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114. Adjectives of the 3rd Declension are classified in this manner:

  1. Adjectives of Three Terminations in the nominative singular (one for each gender).

    ācer, ācris, ācre

  2. Adjectives of Two Terminations (masculine and feminine the same).

    levis (m. / f.), leve (n.)

  3. Adjectives of One Termination (the same for all three genders).


a. Adjectives of two and three terminations are true i-stems and hence retain in the ablative singular, -ia in the neuter plural, -ium in the genitive plural, and in the accusative plural regularly -īs (see §§ 73-74).1

115. Adjectives of Three Terminations are declined as follows.

3rd Declension Adjectives of Three terminations

a.  The following stems in ri- are declined like ācer.

placer, campester, celeber, sequester, palūster, pedester, puter, salūber, silvester, terrester, volucer

So also names of months in -ber.

Octōber (cf. § 66)

Note 1— This formation is comparatively late, therefore, in the poets and in early Latin, either the masculine or the feminine form of these adjectives was sometimes used for both genders.

coetus alacris (Enn.)

In others, there is no separate masculine form at all, and these are declined like levis (see § 116 below).

faenebris, fūnebris, illūstris, lūgubris, mediocris, muliebris

Note 2— Celer, celeris, celere, swift, has the genitive plural celerum, used only as a noun, denoting a military rank. The proper name Celer has the ablative in -e.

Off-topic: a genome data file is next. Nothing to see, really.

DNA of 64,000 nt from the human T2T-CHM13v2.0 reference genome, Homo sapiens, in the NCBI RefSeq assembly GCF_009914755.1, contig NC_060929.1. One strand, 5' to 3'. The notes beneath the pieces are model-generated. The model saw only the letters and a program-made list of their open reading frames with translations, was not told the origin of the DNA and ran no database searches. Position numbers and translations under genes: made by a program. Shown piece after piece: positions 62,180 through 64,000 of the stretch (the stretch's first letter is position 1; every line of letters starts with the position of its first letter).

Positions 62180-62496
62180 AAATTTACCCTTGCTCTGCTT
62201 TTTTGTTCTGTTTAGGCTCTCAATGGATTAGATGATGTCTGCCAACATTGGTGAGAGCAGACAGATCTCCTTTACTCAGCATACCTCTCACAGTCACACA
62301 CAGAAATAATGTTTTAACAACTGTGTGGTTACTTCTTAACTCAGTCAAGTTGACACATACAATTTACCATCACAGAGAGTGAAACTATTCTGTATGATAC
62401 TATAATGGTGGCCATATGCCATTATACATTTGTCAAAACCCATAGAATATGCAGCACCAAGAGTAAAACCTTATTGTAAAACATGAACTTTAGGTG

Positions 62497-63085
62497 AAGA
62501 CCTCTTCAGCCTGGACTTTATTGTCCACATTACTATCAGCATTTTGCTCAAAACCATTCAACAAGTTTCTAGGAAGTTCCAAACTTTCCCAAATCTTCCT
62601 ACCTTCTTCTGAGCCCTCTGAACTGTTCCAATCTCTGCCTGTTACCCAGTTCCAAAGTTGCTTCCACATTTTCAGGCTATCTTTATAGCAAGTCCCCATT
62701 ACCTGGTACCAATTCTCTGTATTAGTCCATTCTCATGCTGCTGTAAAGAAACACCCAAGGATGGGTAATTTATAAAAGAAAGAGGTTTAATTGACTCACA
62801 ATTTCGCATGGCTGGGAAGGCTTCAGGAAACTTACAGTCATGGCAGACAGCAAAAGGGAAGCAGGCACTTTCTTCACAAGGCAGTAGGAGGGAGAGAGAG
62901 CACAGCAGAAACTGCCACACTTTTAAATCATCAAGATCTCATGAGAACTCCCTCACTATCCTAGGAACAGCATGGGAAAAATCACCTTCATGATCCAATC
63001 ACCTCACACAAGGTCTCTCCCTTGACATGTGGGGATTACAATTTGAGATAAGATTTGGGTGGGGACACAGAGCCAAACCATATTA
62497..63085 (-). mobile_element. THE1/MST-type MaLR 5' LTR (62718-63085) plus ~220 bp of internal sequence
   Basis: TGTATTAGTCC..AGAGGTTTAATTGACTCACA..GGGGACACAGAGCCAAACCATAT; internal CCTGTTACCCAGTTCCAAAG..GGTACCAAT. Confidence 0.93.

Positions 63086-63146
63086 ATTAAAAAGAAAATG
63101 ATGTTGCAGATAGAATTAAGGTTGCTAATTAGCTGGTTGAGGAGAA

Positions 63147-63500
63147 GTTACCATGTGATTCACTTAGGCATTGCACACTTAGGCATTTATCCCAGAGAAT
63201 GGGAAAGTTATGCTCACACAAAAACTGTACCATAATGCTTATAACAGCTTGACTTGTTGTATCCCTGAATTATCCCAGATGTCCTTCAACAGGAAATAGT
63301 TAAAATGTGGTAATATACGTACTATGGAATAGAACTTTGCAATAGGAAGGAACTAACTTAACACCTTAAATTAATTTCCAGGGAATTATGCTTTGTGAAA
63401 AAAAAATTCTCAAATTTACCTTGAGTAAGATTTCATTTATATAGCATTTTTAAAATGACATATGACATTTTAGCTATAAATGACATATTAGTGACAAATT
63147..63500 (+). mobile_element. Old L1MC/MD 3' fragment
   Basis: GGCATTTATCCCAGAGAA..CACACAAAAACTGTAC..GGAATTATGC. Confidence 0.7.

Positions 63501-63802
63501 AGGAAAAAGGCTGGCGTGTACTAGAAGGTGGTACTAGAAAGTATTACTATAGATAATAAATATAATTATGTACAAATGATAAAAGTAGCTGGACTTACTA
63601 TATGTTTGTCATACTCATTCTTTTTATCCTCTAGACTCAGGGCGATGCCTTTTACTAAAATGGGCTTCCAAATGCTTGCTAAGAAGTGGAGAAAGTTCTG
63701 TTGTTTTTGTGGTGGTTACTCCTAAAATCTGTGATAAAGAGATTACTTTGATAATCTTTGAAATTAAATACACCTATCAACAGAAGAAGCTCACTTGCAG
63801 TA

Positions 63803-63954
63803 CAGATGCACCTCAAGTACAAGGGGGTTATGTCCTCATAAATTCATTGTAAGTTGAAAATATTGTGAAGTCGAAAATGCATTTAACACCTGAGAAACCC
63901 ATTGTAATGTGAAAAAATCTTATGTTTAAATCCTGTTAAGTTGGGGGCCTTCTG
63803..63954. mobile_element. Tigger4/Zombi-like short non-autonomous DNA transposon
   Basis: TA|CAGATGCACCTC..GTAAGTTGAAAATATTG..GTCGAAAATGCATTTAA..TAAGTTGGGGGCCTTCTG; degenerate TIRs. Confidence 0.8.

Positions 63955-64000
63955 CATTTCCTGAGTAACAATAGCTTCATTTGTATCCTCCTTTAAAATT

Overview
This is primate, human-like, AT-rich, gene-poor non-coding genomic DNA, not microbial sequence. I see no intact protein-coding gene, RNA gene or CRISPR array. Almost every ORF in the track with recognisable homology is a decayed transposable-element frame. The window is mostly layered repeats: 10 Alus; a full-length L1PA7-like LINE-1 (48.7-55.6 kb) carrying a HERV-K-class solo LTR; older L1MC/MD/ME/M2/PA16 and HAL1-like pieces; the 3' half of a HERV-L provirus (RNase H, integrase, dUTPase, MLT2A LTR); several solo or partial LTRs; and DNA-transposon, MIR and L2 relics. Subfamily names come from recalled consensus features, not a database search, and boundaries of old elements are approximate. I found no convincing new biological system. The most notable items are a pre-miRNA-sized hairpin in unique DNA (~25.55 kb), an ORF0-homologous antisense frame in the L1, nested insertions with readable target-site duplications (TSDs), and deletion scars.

116. Adjectives of Two Terminations are declined as follows.

3rd Declension Adjectives of two terminations

Note— Adjectives of two and three terminations sometimes have an ablative in -e in poetry, rarely in prose.

117. The remaining adjectives of the 3rd declension are Consonant stems; but most of them, except Comparatives, have the following forms of i-stems:2

  1. in the ablative singular (but often -e).
  2. -ia in the nominative and accusative plural neuter.
  3. -ium in the genitive plural.
  4. -īs (as well as -ēs) in the accusative plural masculine and feminine.

In the other cases they follow the rule for Consonant stems.

a. These adjectives, except stems in l- or r-, form the nominative singular from the stem by adding s.

atrōx (stem atrōc- + s)
egēns (stem egent- + s)3

b. Here belong the present participles in -ns (stem nt-).3

amāns, monēns

They are declined like egēns (but cf. § 121).

118. Adjectives of one termination are declined as follows.

3rd Declension Adjectives of one termination

119. Other examples are the following.

3rd Declension Adjectives of 1 termination, concors and praeceps

3rd Declension Adjectives of one termination, iens, par, and dives

3rd Declension Adjectives of one termination, uber and vetus

Note— Of these vetus is originally an s-stem. In most s-stems the r has intruded itself into the nominative also.

bi-corpor (for † bi-corps)
dēgener (for † dē-genes)



1. But the forms of some are doubtful.

2. For details see § 121.

3. Stems in nt- omit t before the Nominative -s

Suggested Citation

Meagan Ayer, Allen and Greenough’s New Latin Grammar for Schools and Colleges. Carlisle, Pennsylvania: Dickinson College Commentaries, 2014. ISBN: 978-1-947822-04-7.